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Somehow, Dillon gains while Bengals lose

11-29-01, 11 a.m.


Has a running back ever run so far for a team that has stood so still?

"Not too many backs can say that, but that's a whole different story," says Corey Dillon, 52 yards from racking up his sixth straight 1,000-yard season with a sixth straight losing team. "I'm just trying to get to my No. 1 objective and that's getting to the Super Bowl."

He can join Eric Dickerson, Barry Sanders, and Curtis Martin as the only backs to rush for 1,000 yards in their first six seasons and they didn't come close in dealing with what Dillon has gone through in Cincinnati. In those six seasons, Dickerson never played on a losing team, Martin played on just one, and Sanders played on three. Sanders and Martin were each part of a 12-4 team, and Dickerson played on the 11-5 Rams in 1985. The group that Dillon could join played on a combined eight teams that won at least 10 games.

Dillon has played in just 25 victories, and he plays with an almost alarming viciousness. It's as if he's taking out those 66 losses of frustration on the other team.

"That's the amazing thing to me," says fullback Lorenzo Neal. "How does he keep producing those numbers?"

Linebacker Takeo Spikes wonders just how how big Dillon

would be if he didn't play on a perennial losing team in a small market.

"People know who he is now, but he'd be that much bigger if he played somewhere else," Spikes says.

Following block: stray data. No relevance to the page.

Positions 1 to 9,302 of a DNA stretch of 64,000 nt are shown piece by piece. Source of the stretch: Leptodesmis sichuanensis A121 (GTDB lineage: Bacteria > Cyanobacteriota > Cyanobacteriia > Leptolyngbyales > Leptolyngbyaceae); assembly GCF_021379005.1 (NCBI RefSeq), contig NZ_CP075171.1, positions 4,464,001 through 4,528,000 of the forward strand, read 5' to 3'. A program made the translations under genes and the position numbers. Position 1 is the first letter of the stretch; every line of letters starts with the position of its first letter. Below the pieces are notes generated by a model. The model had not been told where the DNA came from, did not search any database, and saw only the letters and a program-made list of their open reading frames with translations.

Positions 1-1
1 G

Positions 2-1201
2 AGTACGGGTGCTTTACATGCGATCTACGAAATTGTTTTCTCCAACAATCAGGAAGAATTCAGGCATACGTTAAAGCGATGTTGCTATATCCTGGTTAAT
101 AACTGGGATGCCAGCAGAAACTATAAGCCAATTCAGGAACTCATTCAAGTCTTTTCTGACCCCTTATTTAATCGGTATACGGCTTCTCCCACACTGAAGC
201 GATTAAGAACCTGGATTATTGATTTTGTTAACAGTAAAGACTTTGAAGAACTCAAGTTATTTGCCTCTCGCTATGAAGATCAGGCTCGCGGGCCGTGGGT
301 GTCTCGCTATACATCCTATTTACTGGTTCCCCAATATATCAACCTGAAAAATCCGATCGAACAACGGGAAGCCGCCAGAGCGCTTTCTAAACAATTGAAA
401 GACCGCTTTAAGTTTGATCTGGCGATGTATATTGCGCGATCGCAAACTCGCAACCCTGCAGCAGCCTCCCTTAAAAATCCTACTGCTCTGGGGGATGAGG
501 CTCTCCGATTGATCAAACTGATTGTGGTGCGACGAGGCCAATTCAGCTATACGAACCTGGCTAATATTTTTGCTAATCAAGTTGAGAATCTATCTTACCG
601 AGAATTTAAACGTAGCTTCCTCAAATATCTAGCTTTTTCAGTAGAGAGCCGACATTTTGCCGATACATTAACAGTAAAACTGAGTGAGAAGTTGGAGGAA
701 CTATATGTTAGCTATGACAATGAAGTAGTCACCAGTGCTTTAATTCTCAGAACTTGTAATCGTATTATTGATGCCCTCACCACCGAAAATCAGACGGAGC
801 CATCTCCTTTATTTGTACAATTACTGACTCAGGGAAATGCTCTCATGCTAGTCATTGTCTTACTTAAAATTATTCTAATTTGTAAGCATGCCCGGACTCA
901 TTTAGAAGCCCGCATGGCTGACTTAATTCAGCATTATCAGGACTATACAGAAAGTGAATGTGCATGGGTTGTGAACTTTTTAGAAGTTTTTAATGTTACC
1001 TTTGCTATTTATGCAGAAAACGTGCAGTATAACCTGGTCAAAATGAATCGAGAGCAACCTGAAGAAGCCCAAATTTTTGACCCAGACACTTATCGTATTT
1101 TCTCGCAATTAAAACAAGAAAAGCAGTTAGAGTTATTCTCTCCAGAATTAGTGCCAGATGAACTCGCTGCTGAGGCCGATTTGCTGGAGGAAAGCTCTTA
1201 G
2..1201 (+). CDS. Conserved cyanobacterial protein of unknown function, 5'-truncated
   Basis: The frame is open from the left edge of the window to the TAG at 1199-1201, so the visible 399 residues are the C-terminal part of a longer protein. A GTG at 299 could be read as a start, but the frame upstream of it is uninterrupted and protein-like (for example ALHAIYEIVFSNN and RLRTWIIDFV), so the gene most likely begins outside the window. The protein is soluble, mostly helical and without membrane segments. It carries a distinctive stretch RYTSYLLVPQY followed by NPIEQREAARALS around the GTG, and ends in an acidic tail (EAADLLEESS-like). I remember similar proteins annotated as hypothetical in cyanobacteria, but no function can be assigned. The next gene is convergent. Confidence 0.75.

He's not happy about a 25-66 record. In the past month, the volatile Dillon has appeared to reach a couple of breaking points over the losing. He has struggled mightily in coping with the three plays he didn't get into the end zone from the 1 the past two home games and has been looking at the two plays he scored on last week in Pittsburgh. Dillon ran in from the 2 and the 10 and says both plays were his bread-and-butter: Up the middle.

"If we had run the exact same plays, there would have been different results," he says.

What the results would be if Dillon were, say, on the 56-40 teams of Martin's first six seasons would be anyone's guess.

"It's a team concept and we've had to do it the hard way," Dillon says. "We've done it the old-fashioned way. We've earned it."

Down through the years, Bengals President Mike Brown has seen one common denominator in the best NFL running backs. He first saw it with Jim Brown in Cleveland and he sees it here with Dillon.

"Great pride," Brown said. "Look at how Corey plays and you can see it."

"I admire anyone who can go out there in those kind of conditions and play as hard and as well," Spikes says.

Dillon seems content to hone his game and continue to work on things that people say he can't do. This year, that seems to be catching the ball. He already has 30 catches and should easily pass his career-high of 34 set last year.

During a seven-on-seven drill in the Thanksgiving practice Thursday, Dillon made a nice one-handed pluck out of the air and, almost as quickly, whipped the ball to the side and jogged back to the huddle with a big smile saying, I'm done for the day. Done for the day."

"That's how it was on the back streets of Seattle, Washington," Dillon says. "It was all pavement. Everyone lined up as a wide receiver. There were no running backs. I'm just showing them that I can do some things. That I've got some other skills."